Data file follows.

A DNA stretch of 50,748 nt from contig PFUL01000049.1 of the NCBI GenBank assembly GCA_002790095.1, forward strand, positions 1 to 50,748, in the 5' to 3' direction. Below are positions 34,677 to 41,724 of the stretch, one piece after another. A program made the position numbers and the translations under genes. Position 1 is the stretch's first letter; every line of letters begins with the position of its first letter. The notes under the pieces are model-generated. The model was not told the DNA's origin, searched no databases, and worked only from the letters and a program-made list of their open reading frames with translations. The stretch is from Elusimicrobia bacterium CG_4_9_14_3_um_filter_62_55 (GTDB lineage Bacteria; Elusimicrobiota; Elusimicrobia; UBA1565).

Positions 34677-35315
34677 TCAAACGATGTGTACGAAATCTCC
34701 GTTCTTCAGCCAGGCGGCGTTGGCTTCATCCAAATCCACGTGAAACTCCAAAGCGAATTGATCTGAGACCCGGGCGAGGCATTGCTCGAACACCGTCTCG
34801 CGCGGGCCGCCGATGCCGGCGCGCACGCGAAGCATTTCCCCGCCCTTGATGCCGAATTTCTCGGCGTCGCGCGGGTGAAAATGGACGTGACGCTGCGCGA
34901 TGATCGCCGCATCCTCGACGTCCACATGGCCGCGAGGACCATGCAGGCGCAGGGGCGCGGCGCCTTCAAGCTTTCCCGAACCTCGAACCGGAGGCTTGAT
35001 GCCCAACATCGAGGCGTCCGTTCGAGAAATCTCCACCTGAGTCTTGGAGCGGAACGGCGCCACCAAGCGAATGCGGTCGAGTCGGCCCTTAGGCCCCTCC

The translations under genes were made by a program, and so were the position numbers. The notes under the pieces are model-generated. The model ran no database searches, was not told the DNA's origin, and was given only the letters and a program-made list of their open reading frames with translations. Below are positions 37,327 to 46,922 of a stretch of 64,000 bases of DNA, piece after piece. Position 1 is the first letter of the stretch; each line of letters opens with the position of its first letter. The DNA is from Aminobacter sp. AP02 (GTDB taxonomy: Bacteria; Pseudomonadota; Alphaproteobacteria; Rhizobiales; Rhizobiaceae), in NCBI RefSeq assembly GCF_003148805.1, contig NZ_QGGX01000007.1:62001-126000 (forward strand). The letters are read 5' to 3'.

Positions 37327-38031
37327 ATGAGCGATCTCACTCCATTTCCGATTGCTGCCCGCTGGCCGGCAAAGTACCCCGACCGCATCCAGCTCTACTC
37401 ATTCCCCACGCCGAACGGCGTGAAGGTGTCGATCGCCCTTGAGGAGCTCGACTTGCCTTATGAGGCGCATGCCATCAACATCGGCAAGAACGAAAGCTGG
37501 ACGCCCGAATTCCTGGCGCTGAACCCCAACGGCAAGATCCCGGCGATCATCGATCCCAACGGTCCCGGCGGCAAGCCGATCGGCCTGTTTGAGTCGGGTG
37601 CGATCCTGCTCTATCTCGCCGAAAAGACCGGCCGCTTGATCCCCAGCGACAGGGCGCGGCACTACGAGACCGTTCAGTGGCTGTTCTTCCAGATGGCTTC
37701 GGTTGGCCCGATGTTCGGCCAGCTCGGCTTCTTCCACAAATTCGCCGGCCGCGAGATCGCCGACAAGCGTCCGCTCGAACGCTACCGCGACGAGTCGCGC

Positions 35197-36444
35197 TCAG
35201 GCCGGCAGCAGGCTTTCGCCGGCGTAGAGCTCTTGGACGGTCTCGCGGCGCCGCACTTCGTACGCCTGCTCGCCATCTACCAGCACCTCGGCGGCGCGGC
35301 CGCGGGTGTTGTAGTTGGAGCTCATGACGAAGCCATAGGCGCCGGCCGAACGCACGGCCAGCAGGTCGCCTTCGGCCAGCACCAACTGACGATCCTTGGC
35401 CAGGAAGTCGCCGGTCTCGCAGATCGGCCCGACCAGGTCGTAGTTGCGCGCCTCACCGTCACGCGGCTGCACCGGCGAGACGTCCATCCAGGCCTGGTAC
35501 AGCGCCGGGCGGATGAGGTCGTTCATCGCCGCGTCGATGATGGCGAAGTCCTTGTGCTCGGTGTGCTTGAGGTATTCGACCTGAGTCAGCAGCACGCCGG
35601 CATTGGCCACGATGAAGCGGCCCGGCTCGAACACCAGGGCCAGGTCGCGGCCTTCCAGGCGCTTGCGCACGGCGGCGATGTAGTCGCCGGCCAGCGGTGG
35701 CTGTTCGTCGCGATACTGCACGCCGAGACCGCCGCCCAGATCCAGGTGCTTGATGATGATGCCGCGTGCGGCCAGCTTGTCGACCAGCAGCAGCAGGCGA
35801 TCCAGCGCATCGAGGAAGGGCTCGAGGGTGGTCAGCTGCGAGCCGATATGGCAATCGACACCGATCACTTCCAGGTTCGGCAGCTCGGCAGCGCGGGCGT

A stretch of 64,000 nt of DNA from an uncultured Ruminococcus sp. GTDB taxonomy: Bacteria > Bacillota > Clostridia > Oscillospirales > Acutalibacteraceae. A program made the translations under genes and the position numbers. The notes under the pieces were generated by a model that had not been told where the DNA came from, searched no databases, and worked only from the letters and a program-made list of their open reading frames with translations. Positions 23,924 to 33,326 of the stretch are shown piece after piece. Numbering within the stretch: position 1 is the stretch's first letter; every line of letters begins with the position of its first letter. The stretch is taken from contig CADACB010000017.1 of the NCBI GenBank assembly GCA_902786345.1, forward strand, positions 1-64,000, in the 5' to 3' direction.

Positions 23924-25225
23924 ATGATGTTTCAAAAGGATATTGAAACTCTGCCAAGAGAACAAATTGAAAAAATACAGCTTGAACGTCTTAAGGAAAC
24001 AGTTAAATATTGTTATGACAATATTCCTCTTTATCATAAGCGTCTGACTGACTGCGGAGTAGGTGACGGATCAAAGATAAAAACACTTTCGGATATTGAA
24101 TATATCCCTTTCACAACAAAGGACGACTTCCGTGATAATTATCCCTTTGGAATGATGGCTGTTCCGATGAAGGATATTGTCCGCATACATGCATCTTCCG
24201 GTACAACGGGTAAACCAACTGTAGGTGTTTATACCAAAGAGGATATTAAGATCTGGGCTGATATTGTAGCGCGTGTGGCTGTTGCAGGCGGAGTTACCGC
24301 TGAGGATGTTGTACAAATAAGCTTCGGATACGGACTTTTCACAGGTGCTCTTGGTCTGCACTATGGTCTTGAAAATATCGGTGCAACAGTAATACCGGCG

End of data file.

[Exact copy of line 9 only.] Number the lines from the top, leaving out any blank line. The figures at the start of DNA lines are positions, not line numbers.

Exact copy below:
Positions 37327-38031